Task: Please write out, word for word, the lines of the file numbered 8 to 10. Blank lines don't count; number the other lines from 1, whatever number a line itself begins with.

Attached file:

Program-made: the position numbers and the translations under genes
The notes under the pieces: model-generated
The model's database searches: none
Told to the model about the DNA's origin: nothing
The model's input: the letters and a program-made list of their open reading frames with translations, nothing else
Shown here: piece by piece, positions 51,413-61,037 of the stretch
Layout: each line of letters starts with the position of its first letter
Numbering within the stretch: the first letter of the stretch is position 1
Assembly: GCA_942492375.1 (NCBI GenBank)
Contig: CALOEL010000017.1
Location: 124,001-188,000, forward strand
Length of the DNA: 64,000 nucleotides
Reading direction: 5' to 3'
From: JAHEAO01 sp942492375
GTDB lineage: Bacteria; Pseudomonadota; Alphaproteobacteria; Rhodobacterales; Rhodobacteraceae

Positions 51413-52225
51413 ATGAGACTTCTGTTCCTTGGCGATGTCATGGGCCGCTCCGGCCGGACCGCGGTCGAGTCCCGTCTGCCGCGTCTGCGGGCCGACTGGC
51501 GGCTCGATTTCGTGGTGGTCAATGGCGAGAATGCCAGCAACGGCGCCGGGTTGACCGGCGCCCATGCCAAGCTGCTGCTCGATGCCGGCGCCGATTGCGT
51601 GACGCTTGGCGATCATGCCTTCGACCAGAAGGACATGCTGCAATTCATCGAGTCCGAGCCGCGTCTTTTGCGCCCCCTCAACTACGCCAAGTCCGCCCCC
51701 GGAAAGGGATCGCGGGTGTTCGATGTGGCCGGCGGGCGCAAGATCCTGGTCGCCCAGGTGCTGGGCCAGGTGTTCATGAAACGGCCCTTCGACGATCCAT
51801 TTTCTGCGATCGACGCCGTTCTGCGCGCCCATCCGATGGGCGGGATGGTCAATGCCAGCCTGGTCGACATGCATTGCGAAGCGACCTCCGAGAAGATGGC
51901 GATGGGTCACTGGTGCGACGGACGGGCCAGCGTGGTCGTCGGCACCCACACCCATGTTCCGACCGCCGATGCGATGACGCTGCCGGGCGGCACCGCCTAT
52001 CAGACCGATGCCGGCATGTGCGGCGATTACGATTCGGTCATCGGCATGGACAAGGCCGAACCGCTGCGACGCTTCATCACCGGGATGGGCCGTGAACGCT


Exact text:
Numbering within the stretch: the first letter of the stretch is position 1
Assembly: GCA_942492375.1 (NCBI GenBank)
Contig: CALOEL010000017.1